Transitioning into adulthood after leukemia

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Learn about challenges a child who has had leukemia will face as they transition into adulthood.

Key points

  • Children who have had leukemia may make their transition into adulthood more challenging than other children's experience.
  • It is important for your child to have self-management skills and knowledge of their medical history so they are prepared for the move from paediatric to adult care.

Each age and stage of life brings a different set of challenges. Parenting an infant or toddler leukemia who has had leukemia can be very different from parenting a school-aged child. Likewise, being a teenager who has had leukemia is different from being nine or ten years old. As teenagers reach adulthood, they are faced with new challenges, both physical and social, that further affect their care.

What does transitioning into adulthood involve?

Transitioning into young adulthood is challenging and involves many different interlinked changes.

Developmental transition

There is an important transition when a child grows into an adult. During this transition process, your child needs to establish autonomy and prepare for independent living, such as higher education, a job and a family. Creating meaningful relationships and a stable self-identity are also key factors that support their development into an adult. Your child’s leukemia experience may complicate this process and it may take longer for them to feel like a "full adult" compared to others their age.

Health-care transition

When your child reaches the age of 18, they may need to receive care from an oncologist and various other specialists in the adult system who help in their follow-up care. The transition process should begin well before your child turns 18.

Without any preparation, moving from paediatric care to adult care can be difficult. The paediatric hospital setting tends to be more family-focused and parents are often the primary decision-makers. In an adult setting, your child is now the decision-maker – requiring them to be autonomous and actively participate in their care. For this reason, having self-management skills and knowledge of their medical history and long-term risks are essential.

Educational and vocational transition

Young adult cancer survivors need to learn important skills that will help with their transition into a new academic or work setting. It is helpful for your child to learn:

  • how to become more independent
  • appropriate coping strategies
  • how to self-advocate

Learning these skills can be particularly challenging for those experiencing the late effects of leukemia treatment. This sometimes include problems with memory, attention, and motor skills. Talking to a psychologist can help your child work through any challenges they may face during education and vocational decisions.

For more information, see Potential Long-Term and Late Effects of Acute Lymphoblastic Leukemia Treatment.

Who looks after your child when they turn 18?

The paediatric oncologist will refer you to the person best able to take over your child's care. Adult care focuses on meeting your child's physical and psychosocial needs. This doctor should discuss life goals and needs with your child, as well as how often they need to have follow-up appointments and tests, and any precautions they may need to take.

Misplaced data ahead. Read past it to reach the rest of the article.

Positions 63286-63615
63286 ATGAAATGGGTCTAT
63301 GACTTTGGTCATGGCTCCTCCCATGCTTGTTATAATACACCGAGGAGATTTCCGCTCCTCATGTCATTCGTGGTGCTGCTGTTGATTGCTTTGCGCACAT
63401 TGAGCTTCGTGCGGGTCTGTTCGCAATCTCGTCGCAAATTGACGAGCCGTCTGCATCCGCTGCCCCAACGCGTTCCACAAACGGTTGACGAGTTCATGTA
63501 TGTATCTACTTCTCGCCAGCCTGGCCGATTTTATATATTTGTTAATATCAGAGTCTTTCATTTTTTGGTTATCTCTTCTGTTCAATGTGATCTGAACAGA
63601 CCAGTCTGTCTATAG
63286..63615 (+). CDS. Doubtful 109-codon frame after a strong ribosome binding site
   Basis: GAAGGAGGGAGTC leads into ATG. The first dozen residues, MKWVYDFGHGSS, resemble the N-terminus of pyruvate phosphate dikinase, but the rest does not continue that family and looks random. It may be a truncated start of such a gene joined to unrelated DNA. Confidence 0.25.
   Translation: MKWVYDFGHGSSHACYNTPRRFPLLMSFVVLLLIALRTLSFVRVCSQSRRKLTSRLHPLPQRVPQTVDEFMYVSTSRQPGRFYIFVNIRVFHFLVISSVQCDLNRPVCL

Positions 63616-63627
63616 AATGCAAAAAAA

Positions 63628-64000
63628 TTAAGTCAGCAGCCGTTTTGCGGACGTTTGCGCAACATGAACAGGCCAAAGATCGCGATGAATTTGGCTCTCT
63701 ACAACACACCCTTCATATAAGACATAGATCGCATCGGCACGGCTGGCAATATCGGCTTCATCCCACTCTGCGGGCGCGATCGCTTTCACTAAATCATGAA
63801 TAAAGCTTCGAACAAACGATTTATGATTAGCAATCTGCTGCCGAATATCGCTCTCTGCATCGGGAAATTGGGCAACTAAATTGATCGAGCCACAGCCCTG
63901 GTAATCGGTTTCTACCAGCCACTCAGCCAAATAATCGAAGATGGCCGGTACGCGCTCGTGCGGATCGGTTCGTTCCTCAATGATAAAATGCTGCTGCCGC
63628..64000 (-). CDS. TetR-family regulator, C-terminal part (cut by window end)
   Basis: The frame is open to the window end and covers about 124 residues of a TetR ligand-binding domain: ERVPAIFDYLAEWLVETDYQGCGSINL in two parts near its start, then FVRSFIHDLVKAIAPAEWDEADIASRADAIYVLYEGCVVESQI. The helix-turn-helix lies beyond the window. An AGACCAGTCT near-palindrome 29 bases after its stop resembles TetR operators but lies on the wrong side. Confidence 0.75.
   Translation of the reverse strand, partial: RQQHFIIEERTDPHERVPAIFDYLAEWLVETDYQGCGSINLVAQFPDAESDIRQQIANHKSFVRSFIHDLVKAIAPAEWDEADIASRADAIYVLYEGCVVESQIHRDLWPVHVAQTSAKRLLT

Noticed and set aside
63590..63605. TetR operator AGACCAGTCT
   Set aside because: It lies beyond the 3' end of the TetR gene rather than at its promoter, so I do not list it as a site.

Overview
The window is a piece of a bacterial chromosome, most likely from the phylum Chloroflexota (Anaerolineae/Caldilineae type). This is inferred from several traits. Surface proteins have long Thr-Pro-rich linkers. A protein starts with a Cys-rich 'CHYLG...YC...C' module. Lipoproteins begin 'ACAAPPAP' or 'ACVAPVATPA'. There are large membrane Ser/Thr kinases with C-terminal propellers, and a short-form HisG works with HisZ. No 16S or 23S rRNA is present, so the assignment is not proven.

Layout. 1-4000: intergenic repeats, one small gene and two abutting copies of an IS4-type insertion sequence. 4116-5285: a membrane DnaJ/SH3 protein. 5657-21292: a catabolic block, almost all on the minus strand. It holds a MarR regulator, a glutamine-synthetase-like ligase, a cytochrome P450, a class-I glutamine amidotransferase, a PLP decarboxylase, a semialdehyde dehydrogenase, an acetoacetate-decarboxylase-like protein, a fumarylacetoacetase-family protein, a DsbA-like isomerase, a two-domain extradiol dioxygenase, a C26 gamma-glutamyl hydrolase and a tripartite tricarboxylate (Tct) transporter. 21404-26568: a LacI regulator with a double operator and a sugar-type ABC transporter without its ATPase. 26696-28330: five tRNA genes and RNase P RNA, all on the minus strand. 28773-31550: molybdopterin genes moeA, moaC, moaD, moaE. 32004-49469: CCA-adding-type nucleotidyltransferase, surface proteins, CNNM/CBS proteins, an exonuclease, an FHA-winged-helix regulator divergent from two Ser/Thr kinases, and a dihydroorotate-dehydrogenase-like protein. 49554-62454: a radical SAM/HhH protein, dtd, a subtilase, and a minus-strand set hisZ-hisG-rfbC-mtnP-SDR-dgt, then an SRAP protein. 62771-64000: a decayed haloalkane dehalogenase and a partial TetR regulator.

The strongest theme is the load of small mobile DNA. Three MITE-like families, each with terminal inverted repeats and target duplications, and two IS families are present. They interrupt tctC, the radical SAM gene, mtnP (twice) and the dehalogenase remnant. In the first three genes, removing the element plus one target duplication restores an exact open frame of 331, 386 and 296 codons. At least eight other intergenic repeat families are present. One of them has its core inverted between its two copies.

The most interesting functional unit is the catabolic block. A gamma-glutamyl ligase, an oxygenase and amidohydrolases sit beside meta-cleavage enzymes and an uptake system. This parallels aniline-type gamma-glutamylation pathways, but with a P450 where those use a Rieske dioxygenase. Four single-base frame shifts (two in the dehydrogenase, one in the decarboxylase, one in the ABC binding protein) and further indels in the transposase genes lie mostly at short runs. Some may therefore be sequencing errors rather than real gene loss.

Switching to an adult clinic

Some children may have spent time getting to know the paediatric oncology staff. They may have also gotten used to trusting the people that have treated them and find it hard to leave their paediatric treatment team.

You and your child’s health-care team begin discussions about the switch to adult care as early as possible. This will reinforce the need for, and benefits of, ongoing care.

Parents can also help by encouraging their children to gradually take over responsibility for their own care. One way is to arrange "alone time" with the oncologist. This has been shown to make the overall transition more successful. Many adult clinics also offer information sessions on transitioning. This is an excellent opportunity to meet some of the doctors and gather information.

What increases the odds of a smooth transition?

For a successful transition, your child, family, educators and health-care providers need to be communicating with each other. Preparing for the challenge of transitioning and taking a proactive and focused approach to future goals is also important. Support groups that focus on transitioning issues, like Successful Academic and Vocational Transition Initiative (SAVTI) and the Good 2 Go program, are useful resources.

If your child goes away to university or college

For parents of children who had leukemia, letting go can be even harder than usual. Keep in mind that if your child is well informed about their condition and the importance of self-care, they have some of the skills they need to look after themselves.

As a young adult, it is important for your child to decide how involved they want you to be in their medical care. Offer your help, but try not to be offended if it is not accepted.

Together, decide if your child's medical care should be transferred to their new community or whether they will be able to attend their medical appointments when they are home on break.

Discuss whether they want to tell friends or roommates about their condition. It is a good safeguard to have someone who knows in case they ever need help.

Coping with your child's independence

Since you have spent so much time overseeing your child's care, you may find it difficult to "let go". However, it is important that your child learns to look after their health. This is part of their journey into adulthood.

Last updated: March 6th 2018